Bringing BIM Alive - Autodesk User Conference 2016 - 08/08/2016
Cadline’s Autodesk user conference took place in the heart of the City of London in June. Richard Groom reports that BIM was the hot topic this year. With the deadline passed for central government contracts worth over £50 million to be using BIM level 2, this year’s conference concentrated on helping delegates to get to grips with the nuts and bolts of BIM.
BIM for Newbies
For early birds, there was a pre-conference session on ‘BIM leadership’, which was aimed at anyone ‘new to BIM or confused about what they should be doing next’. There were a lot of us! James Philip put 3D modelling in the centre of BIM and explained how federated modelling is the means by which different disciplines contribute their expertise and retain ownership, whilst enabling collaboration. This integrated approach means design can proceed concurrently, with plenty of tools to detect and resolve design difficulties before construction commences.
Following the pre-conference session, Scott Woolven welcomed delegates and gave an update on the situation regarding Autodesk licences. He began with a warning from Autodesk that renewals have to be received by Autodesk before the current licence expires or users will have to buy a new licence. Licences can be renewed up to 90 days before expiry of the old licence so the advice is to order with plenty of time to process the orders.
From 31 July 2016, Autodesk will remove all remaining perpetual licences and all ‘suites’ will be withdrawn from sale. From 1st August, three software ‘collections’ will be introduced – architecture engineering & construction; product design; media & entertainment. These can be rented on a three-month or one, two or three-year basis. This reduces the upfront cost. There are various options to migrate from perpetual licences to the new licence rental system.
Woolven also introduced users to Cadline’s ‘Journey plan’. This is intended to help users in particular disciplines to implement BIM. As an aside, he also said that Cadline has noticed a trend towards more work being done in-house with less out-sourcing.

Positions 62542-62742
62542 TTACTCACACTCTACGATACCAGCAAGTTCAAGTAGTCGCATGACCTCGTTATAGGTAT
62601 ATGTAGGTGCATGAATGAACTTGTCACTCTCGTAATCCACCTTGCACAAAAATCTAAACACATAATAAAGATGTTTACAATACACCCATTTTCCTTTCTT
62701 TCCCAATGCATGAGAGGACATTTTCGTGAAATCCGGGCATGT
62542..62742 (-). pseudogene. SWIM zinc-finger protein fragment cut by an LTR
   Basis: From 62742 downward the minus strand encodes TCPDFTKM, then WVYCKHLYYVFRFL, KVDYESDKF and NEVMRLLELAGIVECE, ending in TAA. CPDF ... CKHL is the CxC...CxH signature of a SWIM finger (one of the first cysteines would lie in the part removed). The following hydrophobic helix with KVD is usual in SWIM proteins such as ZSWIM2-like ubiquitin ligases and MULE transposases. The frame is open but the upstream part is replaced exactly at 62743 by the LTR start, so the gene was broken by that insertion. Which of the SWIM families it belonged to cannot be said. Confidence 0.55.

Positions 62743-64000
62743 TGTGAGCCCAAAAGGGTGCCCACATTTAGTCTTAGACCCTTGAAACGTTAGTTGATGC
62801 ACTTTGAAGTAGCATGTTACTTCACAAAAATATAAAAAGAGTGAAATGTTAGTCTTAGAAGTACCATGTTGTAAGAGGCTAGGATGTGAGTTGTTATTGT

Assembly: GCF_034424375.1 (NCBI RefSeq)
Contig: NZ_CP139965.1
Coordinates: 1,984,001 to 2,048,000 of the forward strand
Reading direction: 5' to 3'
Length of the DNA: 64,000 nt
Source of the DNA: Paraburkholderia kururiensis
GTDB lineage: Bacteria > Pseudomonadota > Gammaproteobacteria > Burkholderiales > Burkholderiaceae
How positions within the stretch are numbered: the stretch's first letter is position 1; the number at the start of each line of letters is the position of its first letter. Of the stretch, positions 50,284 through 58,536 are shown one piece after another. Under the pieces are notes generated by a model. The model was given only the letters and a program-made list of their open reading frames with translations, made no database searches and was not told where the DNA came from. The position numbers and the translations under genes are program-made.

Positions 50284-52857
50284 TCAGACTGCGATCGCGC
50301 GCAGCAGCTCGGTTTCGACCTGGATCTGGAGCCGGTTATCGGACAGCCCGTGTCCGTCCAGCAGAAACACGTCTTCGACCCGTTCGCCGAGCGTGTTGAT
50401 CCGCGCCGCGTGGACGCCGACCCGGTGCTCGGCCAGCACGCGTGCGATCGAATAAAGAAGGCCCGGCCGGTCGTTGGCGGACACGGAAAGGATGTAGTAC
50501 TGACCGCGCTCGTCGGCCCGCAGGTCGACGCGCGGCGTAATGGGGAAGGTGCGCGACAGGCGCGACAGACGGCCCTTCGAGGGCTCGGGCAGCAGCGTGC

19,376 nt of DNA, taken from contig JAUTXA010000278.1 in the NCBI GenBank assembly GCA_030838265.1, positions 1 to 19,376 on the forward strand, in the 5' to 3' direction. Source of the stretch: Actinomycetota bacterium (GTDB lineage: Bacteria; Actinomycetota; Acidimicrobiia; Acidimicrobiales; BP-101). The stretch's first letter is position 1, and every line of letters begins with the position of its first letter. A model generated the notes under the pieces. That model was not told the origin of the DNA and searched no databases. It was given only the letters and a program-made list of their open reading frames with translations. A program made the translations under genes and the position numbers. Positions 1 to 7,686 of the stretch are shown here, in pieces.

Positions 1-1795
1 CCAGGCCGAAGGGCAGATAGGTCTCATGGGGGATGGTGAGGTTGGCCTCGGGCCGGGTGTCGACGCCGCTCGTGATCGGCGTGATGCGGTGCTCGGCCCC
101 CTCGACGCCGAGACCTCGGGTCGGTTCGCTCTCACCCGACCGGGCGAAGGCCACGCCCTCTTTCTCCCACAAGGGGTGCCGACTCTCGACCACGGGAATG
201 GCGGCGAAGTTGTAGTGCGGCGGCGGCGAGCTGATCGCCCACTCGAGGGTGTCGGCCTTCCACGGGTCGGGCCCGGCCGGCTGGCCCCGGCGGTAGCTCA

BIM in 90 Mins
PAS1192 is the document that defines the BIM process in Britain. It gives structure by specifying key documents, roles and responsibilities. Early on in the evolution of BIM, the Royal Institute of British Architects (RIBA) drafted a BIM ‘Plan of Works’, which has been adopted by the AEC industry as a de facto standard for implementing BIM. The Cadline team took us through all the six stages of the Plan of Works.
The task was a hotel development at Glastonbury. Stage One: preparation involved downloading OS Model Builder data for Infraworks 360. For stage two a building was sketched using Autodesk’s answer to SketchUp – Formit360 and then transferred to Infraworks360, a conceptual design tool that enables outline design work for the site and for road access on a DTM with map or imagery background. It is a quick way to work up options, which can be used as the basis for consultation. When the outline design is ready it can be exported as an IMX format file and then read into Autodesk Civil3D. At this point, the file might be saved to a Common Data Environment on Autodesk’s Vault. From here on, audit tracing is automatic.
At that point, everyone took a breather. When we returned from coffee the project was at RIBA stage 3, the developed design phase. The IMX file was read into Civil 3D and then the site grid set up by clicking on two points to define the origin and orientation. No discussion about scale in this section but the coordinates appeared and were expressed in metres in the Civil 3D software. When the model was transferred to Revit, the coordinates maintain their intelligence and were automatically shown in Revit as millimetres to align the building model.
Swiftly on to step 4: technical design, where we were shown how to combine the federated models using BIM360 GLUE, which enables any partner in the project to view any model and make mark-ups. It can also detect clashes between different models to see if, for example, elements in the structural model clash with those in the MEP model. It is at this point that component manufacturers can get involved. The example we were given was a fanlight window. The idea is that the manufacturer can see the fanlight as depicted in REVIT, then use Autodesk Inventor to design the window and then export to Autodesk360 as a new component. The interface between BIM as used for design and for shop drawings used by trades is at last, it seems, being addressed.
And so on to stage 5 – construction. Here, the team used Navisworks tools to produce contract documents and then simulate construction and produce animations for site project meetings. BIM360 is then used to allocate construction tasks and track them by monitoring in real time.
Stage 6 is project handover and close out, including hand-over of as-built models and commissioning documentation. Another neglected area has been building operations but Autodesk now has software to do that too. A mobile phone app can be used to set maintenance tasks, create job cards and monitor the work.
Bringing it Together
In short, Cadline were able to demonstrate how a project is handled throughout its lifecycle. It was certainly a brave live demo but gave delegates a valuable overview of the whole BIM process.
The afternoon was taken up with workshop master classes in three streams: Building, Infrastructure and General Design.
Overall, like last year’s, this event was time very well spent and free of charge, to boot.
This article was published in GIS Professional August 2016Last updated: 12/11/2019